Indigenous languages are important for social, economic and political development, peaceful coexistence and particularly for reconciliation in our societies. Yet many of them are in danger of disappearing. It is for this reason that the United Nations declared 2019 the Year of Indigenous Languages to encourage urgent action to promote, revitalise and preserve endangered languages as part of the world’s cultural diversity.
This year, as part of our Indigenous language series, each month we will present one of the many Indigenous languages of the world.
While Spanish is easily Mexico’s most spoken language, the country is also home to over 6 million indigenous language speakers. Throughout Mexico, around 6% of people speak at least one indigenous language, although around double that number claim to be part of an indigenous group.
The Náhuatl language is by far the most spoken indigenous Mexican language with about 1.4 million speakers (Mexican National Institute of Statistics and Geography, 2009). It is predominantly spoken in central Mexico: Puebla, Veracruz, San Luis Potosí, Guerrero and Hidalgo although it has spread to other regions including the US due to immigration. Náhuatl, historically known as Aztec, is from the Uto-Aztecan language family.
Mexican states with largest communities of Náhautl speakers
The Náhua probably originated from the deserts of northwestern Mexico and the American Southwest. Around 500 AD, the earliest Náhua arrived in the Valley of Mexico and adopted agriculture and urban living which were already being practised by Mesoamerican civilisation.
Classical Náhuatl was the lingua franca, the common language of all the different peoples that came together under the Aztec civilisation. The Aztecs are the latest great Mesoamerican civilisation that lived in Mexico in the 13th century and flourished to become dominant until it was overthrown by the Spanish conquistadors in 1521. At this time the Náhuatl languages were spoken in most areas that were under the Aztec ruling.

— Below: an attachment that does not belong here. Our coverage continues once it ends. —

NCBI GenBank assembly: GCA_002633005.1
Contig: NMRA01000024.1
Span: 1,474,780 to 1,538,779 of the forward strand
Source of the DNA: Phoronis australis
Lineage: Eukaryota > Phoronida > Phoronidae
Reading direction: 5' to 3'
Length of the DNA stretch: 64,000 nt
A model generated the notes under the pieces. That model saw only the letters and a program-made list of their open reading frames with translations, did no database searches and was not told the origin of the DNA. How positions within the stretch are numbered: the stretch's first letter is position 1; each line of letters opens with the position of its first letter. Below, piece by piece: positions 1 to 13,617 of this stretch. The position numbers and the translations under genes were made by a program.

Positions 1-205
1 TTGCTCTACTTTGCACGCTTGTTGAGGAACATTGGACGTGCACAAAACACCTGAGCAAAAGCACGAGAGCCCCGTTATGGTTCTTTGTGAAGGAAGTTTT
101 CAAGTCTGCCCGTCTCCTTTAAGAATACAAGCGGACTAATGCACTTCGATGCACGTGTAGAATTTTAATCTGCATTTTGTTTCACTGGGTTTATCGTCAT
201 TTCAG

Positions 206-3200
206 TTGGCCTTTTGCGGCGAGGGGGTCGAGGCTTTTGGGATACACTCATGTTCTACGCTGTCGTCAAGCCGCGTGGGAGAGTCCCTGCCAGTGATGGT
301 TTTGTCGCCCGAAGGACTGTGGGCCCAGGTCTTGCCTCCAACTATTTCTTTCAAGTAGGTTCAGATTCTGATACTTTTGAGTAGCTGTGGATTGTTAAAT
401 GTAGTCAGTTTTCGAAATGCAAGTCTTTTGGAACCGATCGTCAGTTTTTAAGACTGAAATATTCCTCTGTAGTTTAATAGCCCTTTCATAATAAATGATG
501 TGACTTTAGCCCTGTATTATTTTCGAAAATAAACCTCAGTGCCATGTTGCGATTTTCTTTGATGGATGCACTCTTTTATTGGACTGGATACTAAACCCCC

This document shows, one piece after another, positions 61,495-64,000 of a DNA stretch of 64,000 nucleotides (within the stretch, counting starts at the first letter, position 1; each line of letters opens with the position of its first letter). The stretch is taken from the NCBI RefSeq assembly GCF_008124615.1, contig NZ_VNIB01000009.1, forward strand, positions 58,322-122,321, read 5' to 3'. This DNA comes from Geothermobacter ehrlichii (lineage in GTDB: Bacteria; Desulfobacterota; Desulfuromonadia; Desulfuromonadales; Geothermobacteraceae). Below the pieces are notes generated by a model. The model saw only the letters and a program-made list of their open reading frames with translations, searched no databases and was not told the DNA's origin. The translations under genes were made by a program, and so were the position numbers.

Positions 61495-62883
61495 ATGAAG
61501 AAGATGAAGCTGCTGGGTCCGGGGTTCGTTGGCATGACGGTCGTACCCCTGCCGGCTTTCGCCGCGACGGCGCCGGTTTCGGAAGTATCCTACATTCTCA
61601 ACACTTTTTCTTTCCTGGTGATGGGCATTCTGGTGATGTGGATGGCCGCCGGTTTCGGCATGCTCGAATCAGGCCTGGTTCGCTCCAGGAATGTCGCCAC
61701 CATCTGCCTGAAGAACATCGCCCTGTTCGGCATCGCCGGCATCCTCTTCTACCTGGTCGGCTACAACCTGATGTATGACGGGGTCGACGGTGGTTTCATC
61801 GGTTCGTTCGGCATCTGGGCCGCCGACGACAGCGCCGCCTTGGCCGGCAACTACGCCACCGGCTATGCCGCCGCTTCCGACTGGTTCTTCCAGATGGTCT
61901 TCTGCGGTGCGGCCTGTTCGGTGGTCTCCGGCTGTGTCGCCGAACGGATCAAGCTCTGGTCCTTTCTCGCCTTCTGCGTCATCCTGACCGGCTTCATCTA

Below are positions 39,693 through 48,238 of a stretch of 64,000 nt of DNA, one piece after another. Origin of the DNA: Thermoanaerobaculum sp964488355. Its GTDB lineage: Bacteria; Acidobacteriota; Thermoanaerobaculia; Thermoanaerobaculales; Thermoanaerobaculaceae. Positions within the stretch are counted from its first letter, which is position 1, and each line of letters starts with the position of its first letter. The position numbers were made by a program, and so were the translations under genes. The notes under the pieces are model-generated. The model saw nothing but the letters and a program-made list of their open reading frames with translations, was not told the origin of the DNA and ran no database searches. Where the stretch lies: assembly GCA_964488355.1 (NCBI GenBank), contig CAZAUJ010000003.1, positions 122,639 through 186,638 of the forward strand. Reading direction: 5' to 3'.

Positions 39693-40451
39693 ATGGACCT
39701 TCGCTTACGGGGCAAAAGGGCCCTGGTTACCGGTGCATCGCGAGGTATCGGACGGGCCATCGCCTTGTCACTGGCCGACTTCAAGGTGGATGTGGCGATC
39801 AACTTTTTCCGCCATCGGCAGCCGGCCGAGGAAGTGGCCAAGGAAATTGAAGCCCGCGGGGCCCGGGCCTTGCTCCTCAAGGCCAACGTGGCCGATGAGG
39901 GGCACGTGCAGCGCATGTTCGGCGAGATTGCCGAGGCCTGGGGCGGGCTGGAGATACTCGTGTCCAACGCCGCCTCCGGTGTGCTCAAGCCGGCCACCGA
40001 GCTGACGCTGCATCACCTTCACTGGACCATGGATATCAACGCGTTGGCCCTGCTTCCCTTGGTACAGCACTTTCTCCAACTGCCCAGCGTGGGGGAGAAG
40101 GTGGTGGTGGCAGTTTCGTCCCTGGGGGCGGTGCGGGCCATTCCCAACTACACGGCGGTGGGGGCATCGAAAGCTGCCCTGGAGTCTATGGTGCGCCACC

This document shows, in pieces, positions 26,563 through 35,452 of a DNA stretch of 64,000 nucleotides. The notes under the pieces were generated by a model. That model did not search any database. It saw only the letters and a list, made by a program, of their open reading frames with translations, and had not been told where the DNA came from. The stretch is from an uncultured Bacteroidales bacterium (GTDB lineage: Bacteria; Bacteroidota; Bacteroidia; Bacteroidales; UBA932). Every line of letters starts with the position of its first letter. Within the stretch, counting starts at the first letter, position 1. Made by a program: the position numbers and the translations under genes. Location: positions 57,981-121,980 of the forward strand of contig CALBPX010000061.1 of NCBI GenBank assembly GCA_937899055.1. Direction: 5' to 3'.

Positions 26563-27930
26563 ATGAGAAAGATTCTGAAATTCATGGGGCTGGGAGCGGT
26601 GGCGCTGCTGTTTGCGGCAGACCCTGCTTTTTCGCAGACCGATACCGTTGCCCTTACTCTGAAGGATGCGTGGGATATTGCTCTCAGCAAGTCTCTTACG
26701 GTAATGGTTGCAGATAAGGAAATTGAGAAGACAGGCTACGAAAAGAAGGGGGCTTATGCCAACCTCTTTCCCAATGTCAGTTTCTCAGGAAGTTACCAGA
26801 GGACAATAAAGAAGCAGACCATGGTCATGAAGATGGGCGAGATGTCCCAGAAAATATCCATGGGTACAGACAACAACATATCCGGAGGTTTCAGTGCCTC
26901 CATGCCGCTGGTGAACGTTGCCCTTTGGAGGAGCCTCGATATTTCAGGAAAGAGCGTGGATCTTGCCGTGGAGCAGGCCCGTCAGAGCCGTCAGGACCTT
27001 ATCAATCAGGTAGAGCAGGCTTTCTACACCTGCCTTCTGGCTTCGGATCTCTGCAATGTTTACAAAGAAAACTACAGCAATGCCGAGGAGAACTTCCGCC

Logograms representing cities being conquered by the Aztecs from the Codex Mendoza
After the Spanish arrived, Náhuatl was displaced as the dominant language but still managed to spread as conquistadors formed alliances with Náhuatl speakers to gain new territories north and south. Numerous Náhuatl words have been borrowed by the Spanish such as:
- Aguacate (avocado): from “aguacatl” which means testicles
- Chicle (chewing gum): from “tzictli” which designate the gum extracted from the Zapote tree which was chewed by Náhua people
- Chocolate: from “xocolātl” designating the aliment obtained from mixing sugar with cacao butter
Some of them were later absorbed into English as well, including chile or chilli, avocado, chocolate, coyote, peyote, guacamole, ocelot and mescal.
Unlike the Maya, the Náhua did not have a full alphabet. Their writing system consisted of a mixture of ideographic and phonetic writing. The same symbols are used for each system, and which one was being used depending on the context. Thus, the writing system was partly phonetic, but not entirely which has made it more challenging to translate parts of the Náhuatl codices.
The Spanish introduced the Latin alphabet to write Náhuatl, and a large amount of prose and poetry was subsequently written. Ever since there has been considerable debate about how to spell Náhuatl.
Sample text (Classical Orthography)
Nochi tlacameh ihuan cihuameh quipiah manoh cualli tlacaticeh, nochi zan ze totlatechpohuiltiliz ihuan titlatepanitalohqueh, yeca monequi cualli ma timohuicacah, ma timoicnelicah, ma timotlazohtlacah ihuan ma timotlepanitacah.
This text was provided by Pierre Sánchez and is written in the “normal way” used by Nahuatl-speaking communities.
All human beings are born free and equal in dignity and rights. They are endowed with reason and conscience and should act towards one another in a spirit of brotherhood.
(Article 1 of the Universal Declaration of Human Rights)
Present situation & future
For a long time, Náhuatl has been in decline due to the effort from the government in Hispanisation to modernise the country. Although 2003 saw the creation of a federal law designed to protect the linguistic rights of Mexican indigenous people; simultaneously, federal education legislation was modified, guaranteeing speakers of indigenous languages access to basic education in their native tongue.
Ley general de derechos lingüísticos de los pueblos indígenas (http://www.diputados.gob.mx/LeyesBiblio/pdf/257_200618.pdf)
Náhuatl suffers from the ideology shared by indigenous and non-indigenous people alike, that native tongues are “dialects”, and cannot be considered languages, such as Spanish and English. It’s not surprising then that indigenous people, especially after migrating to the cities, deny that they speak their native tongue and do not pass it on to their children.
Náhuatl is indeed on its way to becoming an endangered language. Yet, in 2009 there were approximately 1.4 million people speaking twenty-nine variants of Náhuatl in Mexico, and continuing to practice and develop diverse aspects of culture rooted in pre-Hispanic times.